Esau and Jacob (Part 2: The Elder Shall Serve the Younger)
Esau and Jacob (Part 2: The Elder Shall Serve the Younger)
Welcome to a behind-the-scenes look at the research and artwork that goes into making each scene of iBIBLE. Today, we look at how Jacob receives his father's blessing of the firstborn.
In our last two “Behind the Scenes” segments on the creation of the iBIBLE, we discussed God’s word to Rebekah when she was pregnant with Esau and Jacob. “Two are in your womb,” God said, “the older shall serve the younger.”
In order for Jacob to succeed Isaac as the patriarch of the family, two important factors were in play:
1. The birthright, which was to be bestowed upon his older brother Esau.
2. The blessing of the firstborn, which naturally also belonged to Esau.
Last week, we saw that Esau traded his birthright for some lentil stew. This week, we will look at how Jacob also received his father’s blessing of the firstborn, even though it rightly belonged to Esau.
After Esau sold his birthright to Jacob, years went by, and many events happened: Isaac's tribe traveled, settled in various places, and Esau even married two local women. As time went by, Isaac was so old that he became nearly blind. He began to get his affairs in order, and it was time for him to pass on his blessing. Blessings would be given to each of his children, but the most important blessing was always given to the firstborn.
When Isaac was old and his eyes were dim so that he could not see, he called Esau his older son and said to him, “My son;” and he answered, “Here I am.” He said, “Behold, I am old; I do not know the day of my death. Now then, take your weapons, your quiver and your bow, and go out to the field and hunt game for me, and prepare for me delicious food, such as I love, and bring it to me so that I may eat, that my soul may bless you before I die.” —Gen. 27:1–4 [ESV]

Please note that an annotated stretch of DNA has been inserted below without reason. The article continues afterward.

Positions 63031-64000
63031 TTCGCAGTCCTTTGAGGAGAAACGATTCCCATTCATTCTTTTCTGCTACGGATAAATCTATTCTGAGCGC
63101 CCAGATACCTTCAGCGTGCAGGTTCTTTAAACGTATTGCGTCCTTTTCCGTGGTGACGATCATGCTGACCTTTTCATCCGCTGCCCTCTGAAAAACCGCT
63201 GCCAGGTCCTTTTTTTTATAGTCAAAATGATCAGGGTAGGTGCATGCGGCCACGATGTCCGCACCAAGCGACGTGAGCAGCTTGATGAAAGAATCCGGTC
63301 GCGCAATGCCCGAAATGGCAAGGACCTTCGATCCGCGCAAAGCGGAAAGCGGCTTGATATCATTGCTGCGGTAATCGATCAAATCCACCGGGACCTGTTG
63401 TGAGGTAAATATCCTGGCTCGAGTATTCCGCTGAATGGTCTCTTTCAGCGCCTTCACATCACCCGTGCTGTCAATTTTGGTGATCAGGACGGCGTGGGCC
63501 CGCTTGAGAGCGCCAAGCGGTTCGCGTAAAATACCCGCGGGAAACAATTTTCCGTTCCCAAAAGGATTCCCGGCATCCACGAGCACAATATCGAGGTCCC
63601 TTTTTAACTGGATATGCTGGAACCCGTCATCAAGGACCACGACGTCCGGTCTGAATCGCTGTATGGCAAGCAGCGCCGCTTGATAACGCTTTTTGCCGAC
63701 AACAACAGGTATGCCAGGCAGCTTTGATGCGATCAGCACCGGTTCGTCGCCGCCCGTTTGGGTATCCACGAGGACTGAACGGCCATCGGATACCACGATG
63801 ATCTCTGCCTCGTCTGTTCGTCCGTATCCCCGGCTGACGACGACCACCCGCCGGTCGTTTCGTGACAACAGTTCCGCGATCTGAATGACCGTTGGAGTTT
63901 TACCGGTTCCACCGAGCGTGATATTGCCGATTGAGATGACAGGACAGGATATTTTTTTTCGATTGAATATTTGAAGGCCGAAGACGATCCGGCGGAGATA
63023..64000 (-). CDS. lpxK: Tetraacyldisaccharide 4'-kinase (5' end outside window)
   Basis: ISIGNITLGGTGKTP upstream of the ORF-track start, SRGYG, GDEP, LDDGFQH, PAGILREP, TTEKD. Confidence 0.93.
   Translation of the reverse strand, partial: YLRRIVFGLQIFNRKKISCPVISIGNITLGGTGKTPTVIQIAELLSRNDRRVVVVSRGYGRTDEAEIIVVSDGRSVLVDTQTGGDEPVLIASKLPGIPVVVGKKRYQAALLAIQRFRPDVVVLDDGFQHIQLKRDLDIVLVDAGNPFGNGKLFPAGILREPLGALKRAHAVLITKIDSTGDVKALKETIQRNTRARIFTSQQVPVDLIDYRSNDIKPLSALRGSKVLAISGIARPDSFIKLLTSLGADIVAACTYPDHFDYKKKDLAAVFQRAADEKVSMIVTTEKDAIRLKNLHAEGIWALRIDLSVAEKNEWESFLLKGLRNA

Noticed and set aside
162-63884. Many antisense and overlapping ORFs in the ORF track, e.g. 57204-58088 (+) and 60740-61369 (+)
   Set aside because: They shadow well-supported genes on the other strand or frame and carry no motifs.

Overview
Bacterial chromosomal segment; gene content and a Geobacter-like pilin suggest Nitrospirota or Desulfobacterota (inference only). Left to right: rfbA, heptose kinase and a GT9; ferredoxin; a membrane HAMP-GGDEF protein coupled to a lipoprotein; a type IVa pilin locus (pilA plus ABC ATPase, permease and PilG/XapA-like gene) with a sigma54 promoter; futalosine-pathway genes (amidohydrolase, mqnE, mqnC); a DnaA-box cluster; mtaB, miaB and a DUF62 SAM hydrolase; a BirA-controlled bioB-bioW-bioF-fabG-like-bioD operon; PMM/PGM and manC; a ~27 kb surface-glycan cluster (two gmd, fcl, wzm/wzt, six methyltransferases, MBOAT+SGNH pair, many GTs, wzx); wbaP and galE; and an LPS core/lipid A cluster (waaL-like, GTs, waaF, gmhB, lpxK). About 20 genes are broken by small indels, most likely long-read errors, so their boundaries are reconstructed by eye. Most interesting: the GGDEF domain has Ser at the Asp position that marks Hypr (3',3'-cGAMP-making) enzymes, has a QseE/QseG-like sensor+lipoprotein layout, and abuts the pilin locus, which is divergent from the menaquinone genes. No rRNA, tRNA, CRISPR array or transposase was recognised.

Isaac asks Esau to hunt and prepare food for the blessing
Rebekah overheard this, and she had a different plan in mind:
Rebekah said to her son Jacob, “I heard your father speak to your brother Esau, ‘Bring me game and prepare for me delicious food, that I may eat it and bless you before the Lord before I die.’ Now therefore, my son, obey my voice as I command you. Go to the flock and bring me two good young goats, so that I may prepare from them delicious food for your father, such as he loves. And you shall bring it to your father to eat, so that he may bless you before he dies.” —Gen, 27:6–10
The Bible does not reveal if Jacob liked the idea or not, but it shows that he had concerns about whether or not it would actually work.
But Jacob said to Rebekah his mother, “Behold, my brother Esau is a hairy man, and I am a smooth man. Perhaps my father will feel me, and I shall seem to be mocking him and bring a curse upon myself and not a blessing.” His mother said to him, “Let your curse be on me, my son; only obey my voice, and go, bring them to me.” —Gen. 27:11–13
Rebekah told her son that she would bear the consequences if he were caught and subsequently cursed by his father, and so Jacob set out do as his mother commanded:
So he went and took them and brought them to his mother, and his mother prepared delicious food, such as his father loved. Then Rebekah took the best garments of Esau her older son, which were with her in the house, and put them on Jacob her younger son. And the skins of the young goats she put on his hands and on the smooth part of his neck. And she put the delicious food and the bread, which she had prepared, into the hand of her son Jacob. —Gen. 27:14–17
Rebekah gathers the elements used to deceive Isaac